Here are our quick tips for international travel planning…
Airport Security, Follow the 3-1-1 Rule
Pack smart to get through the airport security checkpoint faster. Be sure you’re following the TSA’s 3-1-1 rule: 3-ounce containers; a 1-quart clear plastic zip-top bag; one bag per flier). When in doubt, leave it out. If you’re not sure about whether you can bring an item through the checkpoint, put it in your checked bag or leave it at home.
Check Your Passport
Make sure you have a signed, valid passport and visa, if required, and fill in the emergency information page of your passport. Check the expiration date. Many countries require that it be valid for six months after your return date. You can find out a country’s entry requirements by going to travel.state.gov. Leave copies of your passport data page and visas with family or friends, so you can be contacted in case of an emergency.
Call Your Credit Card Companies
Contact your credit card companies and let them know before you go. You don’t want your credit card frozen or ‘declined’ for suspected fraudulent use while traveling abroad (or even out of state).
Blending in will help you avoid being targeted by pickpockets and unethical taxi drivers. Do not wear conspicuous clothing or jewelry and do not carry excessive amounts of money. American travelers are usually identified by their white sneakers. Keep your wallet and valuables in your front pockets or in a security pouch. Choose a cab with a meter and make sure it’s running, or set the price before you get in. Do not accept packages from stranger or leave unattended luggage in public areas.
International converter/adapter kits for use on most U.S. travel appliances, usually include a converter and polarized adapter plugs for use in almost any foreign country. Converters keep your 110-volt appliances like a curling iron from burning up in countries that use 220/240-voltelectricity. Adapters change prongs to fit international outlets.
Simply plug your appliance into the converter and then plug the converter into the wall or use one of the polarized plug adapters ensure a fit on most foreign outlets. Remember: adapter into the wall, then converter/transformer, then the appliance. Converter/Adapter kits are available at travel stores or online, check it out before leaving on your trip.
What is Value Added Tax (VAT)/Refund?
Value Added Tax (VAT) is a form tax is much like the sales tax paid in the United States. The European Union, Japan and some South American countries assess VAT at a rate of 15-25 percent. The main principle of VAT is that governments do not charge the tax on exports of goods to other countries. They extend this principle to include purchases made by foreign visitors when they take goods back to their country. Tourists can apply for VAT refunds on merchandise, but not services. Custom officials must validate this merchandise to prove that the merchandise is indeed leaving the country.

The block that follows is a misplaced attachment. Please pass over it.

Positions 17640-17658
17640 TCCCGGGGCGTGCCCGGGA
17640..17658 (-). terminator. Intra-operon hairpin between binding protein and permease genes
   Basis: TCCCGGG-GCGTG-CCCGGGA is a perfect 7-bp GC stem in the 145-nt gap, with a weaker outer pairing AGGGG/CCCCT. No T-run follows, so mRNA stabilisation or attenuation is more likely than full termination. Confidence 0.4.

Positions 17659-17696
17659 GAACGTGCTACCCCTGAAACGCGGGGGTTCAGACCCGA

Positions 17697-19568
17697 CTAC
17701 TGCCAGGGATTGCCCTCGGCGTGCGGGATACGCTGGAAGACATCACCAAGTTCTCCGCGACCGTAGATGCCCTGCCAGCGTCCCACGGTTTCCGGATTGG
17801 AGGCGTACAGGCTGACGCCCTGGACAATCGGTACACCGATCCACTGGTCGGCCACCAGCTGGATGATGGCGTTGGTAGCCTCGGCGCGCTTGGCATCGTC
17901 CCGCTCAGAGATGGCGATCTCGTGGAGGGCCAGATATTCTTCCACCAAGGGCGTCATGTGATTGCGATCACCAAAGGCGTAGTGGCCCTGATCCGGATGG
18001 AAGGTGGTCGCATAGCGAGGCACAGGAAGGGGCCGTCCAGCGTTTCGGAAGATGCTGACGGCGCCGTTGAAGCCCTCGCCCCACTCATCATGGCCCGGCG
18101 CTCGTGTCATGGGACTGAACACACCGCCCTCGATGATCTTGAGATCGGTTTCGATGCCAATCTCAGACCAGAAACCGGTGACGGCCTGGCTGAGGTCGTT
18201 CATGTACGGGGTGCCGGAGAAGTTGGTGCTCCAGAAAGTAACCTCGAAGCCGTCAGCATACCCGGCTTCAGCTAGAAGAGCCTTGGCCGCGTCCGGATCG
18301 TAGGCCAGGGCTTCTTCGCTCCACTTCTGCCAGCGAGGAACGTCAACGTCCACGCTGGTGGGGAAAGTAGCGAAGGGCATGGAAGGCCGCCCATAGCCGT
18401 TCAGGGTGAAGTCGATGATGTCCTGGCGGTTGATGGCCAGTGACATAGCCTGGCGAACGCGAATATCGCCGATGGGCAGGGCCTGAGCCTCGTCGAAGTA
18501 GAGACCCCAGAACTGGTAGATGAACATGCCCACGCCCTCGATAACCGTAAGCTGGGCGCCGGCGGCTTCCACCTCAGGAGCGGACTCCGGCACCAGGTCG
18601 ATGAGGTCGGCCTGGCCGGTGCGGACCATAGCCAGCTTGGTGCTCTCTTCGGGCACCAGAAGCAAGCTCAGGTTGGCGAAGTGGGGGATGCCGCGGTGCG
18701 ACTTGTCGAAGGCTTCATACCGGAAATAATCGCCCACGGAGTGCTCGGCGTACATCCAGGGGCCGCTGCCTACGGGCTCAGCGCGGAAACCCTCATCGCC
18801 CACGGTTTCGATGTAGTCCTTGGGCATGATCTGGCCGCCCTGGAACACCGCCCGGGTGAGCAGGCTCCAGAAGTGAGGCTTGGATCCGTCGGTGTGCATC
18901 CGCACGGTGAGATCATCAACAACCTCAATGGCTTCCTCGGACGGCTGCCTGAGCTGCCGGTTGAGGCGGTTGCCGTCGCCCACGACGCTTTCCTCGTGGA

For the tourist, reclaiming a VAT: get documentation when you make a purchase, stipulating the amount of refund due. Allow extra time at the airport to get your sales tax refunded. Show the documents to customs officials upon leaving the country to claim your refund. Most countries specify a minimum amount you must spend in a particular shop to claim a refund.
Another way to reclaim VAT is by purchasing items at stores participating in the Europe Tax-free Shopping program. When your buy from these merchants you show your passport and get a Tax-Free Shopping Cheque showing the amount of refund owed to you. When you leave the country, you show your purchases to an appropriate customs official, who stamps your checks. You then claim your refund from a Europe Tax-free shopping desk on site, or have the refund mailed to you.
Designer jewelry, clothing, handbags, watches and accessories at discount prices?
Most of us know there’s no way you can buy a real Hermes scarf for two bucks or a Seiko watch for ten. Did you know that the Bureau of Customs and Border Protection (CBP) works tirelessly with intellectual property rights (IPR) owners to prevent such goods from being imported? The international trade specialists in CBP’s Office of Strategic Trade work as a team with other internal offices to prevent counterfeit goods from entering the country. Beware when buying the $100 Rolex watch. Customs and Border Protection can seize counterfeit copyrighted and trademarked articles when you come back into the United States. For more information, visit the U.S. Customs and Border Protection website at: www.cbp.gov.
Register your travel plans with the State Department through a free online service at: https://travelregistration.state.gov This will help the State Department contact you if there is a family emergency in the U.S., or if there is a crisis where you are traveling. In accordance with the Privacy Act, information on your welfare and whereabouts will not be released to others without your authorization.
Check your overseas medical coverage. Ask your medical insurance company if your policy applies overseas, and if it covers emergency expenses such as medical evacuation. If it does not, consider supplemental insurance.
Airport Departure Tax
Returning home, don’t’ be surprised, be ready to pay a fee at the airport. In many countries a departure tax and an airport security tax must be paid at the airport.